When fall camp begins in August, the Arizona Wildcats will be holding a quarterback competition between Anu Solomon and Brandon Dawkins, with the winner earning the chance to start the team's season opener against BYU in Glendale on Sept. 3.
However, according to the reputable player evaluation website ProFootballFocus.com, it shouldn't be much of a competition.
Why? Because Solomon is not only Arizona's best player, he's an elite quarterback, per PFF.
Although he appears to be in a pre-season battle for the starting position, QB Anu Solomon was clearly Arizona’s best player last year, and has the ninth-highest returning passing grade in FBS this season (No. 1 in the Pac-12). He was at his best on intermediate passes in 2015, as he was 36-of-57 for nine touchdowns and just one interception on throws between 11 and 20 yards downfield. He also produced extremely well against the blitz, throwing seven touchdowns to just one interception.
PFF also put this graphic on display.
The numbers in the boxes are the grades PFF has given to Anu, and it shows how he excels at making throws to different parts of the field.
Now, from a traditional stat perspective, Solomon wasn't as impressive as PFF makes him out to be. Solomon had a 147.0 passer efficiency as a sophomore, a figure that put him 33rd among qualified quarterbacks in the FBS. Not bad, but certainly not elite.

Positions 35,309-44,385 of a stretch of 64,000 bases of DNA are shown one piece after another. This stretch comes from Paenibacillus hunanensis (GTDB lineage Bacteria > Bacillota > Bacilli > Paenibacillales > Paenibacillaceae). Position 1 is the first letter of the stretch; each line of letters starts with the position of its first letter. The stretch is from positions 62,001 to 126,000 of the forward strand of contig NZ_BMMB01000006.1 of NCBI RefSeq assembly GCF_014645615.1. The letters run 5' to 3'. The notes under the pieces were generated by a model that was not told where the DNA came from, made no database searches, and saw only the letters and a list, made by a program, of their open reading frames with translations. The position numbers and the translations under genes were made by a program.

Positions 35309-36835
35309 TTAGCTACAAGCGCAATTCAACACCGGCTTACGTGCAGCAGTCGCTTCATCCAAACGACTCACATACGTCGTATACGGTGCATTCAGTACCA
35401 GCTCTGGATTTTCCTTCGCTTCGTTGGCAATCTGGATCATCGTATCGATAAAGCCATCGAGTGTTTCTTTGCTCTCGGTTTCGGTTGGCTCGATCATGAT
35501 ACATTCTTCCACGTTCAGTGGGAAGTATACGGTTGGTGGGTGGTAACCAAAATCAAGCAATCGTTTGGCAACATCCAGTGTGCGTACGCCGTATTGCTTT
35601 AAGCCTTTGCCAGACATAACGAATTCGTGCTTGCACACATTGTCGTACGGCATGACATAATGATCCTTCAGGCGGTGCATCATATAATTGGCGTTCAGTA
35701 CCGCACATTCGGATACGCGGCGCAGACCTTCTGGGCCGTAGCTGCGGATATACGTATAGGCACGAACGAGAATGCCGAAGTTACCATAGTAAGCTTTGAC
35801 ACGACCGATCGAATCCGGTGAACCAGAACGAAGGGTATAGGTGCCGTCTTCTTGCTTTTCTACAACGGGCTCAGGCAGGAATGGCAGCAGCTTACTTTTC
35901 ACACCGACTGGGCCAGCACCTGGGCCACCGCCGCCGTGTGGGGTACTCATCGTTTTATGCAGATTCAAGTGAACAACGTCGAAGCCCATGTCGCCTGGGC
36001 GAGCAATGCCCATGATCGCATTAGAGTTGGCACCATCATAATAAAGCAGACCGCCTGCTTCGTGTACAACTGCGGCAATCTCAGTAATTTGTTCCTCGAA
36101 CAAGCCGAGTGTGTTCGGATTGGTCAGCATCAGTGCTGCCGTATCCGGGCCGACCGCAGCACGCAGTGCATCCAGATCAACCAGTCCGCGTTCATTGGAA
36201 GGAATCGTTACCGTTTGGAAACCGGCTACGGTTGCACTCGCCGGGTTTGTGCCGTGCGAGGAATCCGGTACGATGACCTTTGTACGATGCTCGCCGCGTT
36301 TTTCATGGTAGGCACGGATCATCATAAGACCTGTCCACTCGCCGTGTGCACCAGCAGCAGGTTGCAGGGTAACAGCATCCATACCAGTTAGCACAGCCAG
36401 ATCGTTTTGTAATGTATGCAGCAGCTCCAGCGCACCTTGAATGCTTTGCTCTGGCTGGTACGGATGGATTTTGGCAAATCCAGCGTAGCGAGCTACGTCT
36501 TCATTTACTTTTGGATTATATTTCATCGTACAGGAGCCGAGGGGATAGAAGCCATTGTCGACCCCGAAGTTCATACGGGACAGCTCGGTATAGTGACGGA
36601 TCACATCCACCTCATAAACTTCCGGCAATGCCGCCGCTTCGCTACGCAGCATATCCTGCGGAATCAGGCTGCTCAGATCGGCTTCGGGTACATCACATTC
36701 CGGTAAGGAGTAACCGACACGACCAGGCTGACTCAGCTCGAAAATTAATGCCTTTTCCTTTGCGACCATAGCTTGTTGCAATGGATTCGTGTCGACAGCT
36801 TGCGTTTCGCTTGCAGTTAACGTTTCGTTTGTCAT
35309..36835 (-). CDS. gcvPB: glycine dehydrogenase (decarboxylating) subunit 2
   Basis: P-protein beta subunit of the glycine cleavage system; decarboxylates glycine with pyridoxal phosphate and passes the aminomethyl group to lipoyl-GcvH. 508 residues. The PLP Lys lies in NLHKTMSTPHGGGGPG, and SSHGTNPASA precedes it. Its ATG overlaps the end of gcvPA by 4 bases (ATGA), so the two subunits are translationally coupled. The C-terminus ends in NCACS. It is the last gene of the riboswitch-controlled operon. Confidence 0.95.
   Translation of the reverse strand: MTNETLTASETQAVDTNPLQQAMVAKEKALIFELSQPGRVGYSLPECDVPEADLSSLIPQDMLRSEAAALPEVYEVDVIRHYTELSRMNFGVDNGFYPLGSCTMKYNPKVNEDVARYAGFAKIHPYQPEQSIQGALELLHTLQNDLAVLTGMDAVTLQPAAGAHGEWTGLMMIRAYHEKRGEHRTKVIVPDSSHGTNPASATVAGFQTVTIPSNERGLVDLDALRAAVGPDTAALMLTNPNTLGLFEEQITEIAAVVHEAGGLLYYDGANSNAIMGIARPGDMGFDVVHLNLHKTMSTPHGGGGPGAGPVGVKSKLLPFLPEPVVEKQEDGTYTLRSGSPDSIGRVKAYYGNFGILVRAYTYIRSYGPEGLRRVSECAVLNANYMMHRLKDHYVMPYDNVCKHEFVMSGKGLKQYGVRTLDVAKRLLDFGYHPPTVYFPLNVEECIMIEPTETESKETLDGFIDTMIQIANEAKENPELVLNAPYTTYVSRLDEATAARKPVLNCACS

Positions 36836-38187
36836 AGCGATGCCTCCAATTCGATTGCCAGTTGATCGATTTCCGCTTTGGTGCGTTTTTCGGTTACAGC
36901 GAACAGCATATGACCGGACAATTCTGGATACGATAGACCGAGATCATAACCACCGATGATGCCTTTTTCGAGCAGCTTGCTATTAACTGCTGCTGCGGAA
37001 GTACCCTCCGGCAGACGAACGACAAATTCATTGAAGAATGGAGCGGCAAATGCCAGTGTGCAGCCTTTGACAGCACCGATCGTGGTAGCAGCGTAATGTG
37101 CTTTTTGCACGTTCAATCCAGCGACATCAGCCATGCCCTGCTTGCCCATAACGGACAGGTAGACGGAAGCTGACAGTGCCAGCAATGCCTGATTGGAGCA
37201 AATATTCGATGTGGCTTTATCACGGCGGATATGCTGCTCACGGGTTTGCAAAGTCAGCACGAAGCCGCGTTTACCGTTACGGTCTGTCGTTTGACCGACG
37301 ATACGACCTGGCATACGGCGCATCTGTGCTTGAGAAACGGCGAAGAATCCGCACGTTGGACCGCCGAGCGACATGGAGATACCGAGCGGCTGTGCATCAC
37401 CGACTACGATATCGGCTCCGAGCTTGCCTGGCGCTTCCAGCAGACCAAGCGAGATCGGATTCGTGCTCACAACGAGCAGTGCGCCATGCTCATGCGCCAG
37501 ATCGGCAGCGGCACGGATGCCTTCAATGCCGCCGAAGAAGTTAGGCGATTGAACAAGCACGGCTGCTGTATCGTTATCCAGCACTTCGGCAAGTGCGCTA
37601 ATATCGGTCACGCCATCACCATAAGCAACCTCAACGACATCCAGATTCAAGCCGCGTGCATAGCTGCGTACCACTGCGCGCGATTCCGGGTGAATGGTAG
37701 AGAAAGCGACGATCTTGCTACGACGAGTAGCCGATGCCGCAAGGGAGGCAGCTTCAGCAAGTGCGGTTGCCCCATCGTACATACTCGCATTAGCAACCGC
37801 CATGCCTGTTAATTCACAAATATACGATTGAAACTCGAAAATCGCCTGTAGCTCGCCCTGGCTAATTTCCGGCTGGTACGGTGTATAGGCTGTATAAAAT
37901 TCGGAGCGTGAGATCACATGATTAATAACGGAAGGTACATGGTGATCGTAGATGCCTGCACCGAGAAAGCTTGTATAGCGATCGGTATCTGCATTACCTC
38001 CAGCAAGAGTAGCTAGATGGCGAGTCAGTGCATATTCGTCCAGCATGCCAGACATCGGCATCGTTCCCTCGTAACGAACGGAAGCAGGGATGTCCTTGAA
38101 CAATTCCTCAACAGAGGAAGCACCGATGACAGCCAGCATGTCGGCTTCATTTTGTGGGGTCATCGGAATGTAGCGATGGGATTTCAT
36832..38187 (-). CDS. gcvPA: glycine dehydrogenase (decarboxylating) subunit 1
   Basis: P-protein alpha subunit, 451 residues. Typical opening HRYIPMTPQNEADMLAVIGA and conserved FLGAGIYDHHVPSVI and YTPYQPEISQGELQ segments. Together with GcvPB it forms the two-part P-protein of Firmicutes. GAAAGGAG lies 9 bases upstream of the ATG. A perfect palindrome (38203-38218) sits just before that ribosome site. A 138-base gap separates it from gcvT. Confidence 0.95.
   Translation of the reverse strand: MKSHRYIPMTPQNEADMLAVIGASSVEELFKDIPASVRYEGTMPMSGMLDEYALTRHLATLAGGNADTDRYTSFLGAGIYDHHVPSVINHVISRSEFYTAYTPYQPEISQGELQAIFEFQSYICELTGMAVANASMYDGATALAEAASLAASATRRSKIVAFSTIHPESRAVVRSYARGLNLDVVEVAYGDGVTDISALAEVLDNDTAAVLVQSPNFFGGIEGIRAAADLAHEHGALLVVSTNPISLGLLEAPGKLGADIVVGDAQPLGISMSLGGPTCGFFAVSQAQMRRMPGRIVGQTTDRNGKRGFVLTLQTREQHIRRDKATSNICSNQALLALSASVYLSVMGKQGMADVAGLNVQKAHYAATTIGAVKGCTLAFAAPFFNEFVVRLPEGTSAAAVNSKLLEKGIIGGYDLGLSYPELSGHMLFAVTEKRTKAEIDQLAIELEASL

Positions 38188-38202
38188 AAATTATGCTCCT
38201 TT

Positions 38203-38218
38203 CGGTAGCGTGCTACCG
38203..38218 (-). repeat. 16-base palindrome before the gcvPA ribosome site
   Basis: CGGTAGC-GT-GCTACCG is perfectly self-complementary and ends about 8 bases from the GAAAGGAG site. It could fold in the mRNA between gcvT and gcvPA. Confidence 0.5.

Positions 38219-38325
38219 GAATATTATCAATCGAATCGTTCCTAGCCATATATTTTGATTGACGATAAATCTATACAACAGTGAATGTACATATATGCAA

That said, PFF's grading system is complex. It is "concerned with how a player performed on a particular play, not the outcome of that play."
For example, if a quarterback hits a wide receiver perfectly in stride on a post route in between two defenders, and the receiver drops the ball, it goes down in the box score as an incompletion. But in our system, that quarterback receives a positive grade for making a great throw. His statistics should not be punished based on the fact that his receiver dropped a pass.
So, what you can take away from PFF's evaluation is that Solomon is a better player than his stats indicate — and he's certainly worthy of being Arizona's starter when the season kicks off in September.
But ultimately that decision resides with Rich Rodriguez and company and there is one dimension of the competition that could tip the scale in Dawkins' favor.
If sophomore Brandon Dawkins is able to beat out Solomon as day one starter, it will likely be due to his upside as an athlete in coach Rich Rodriguez’s run-friendly scheme (Solomon averaged 5.3 yards per carry last year compared to Dawkins’ 10.3 last year), as Solomon is clearly one of the better passers in the country and there are very few teams on which he would not start.
What do you think? Is Solomon is an elite player? Or do you think PFF is crazy for asserting this?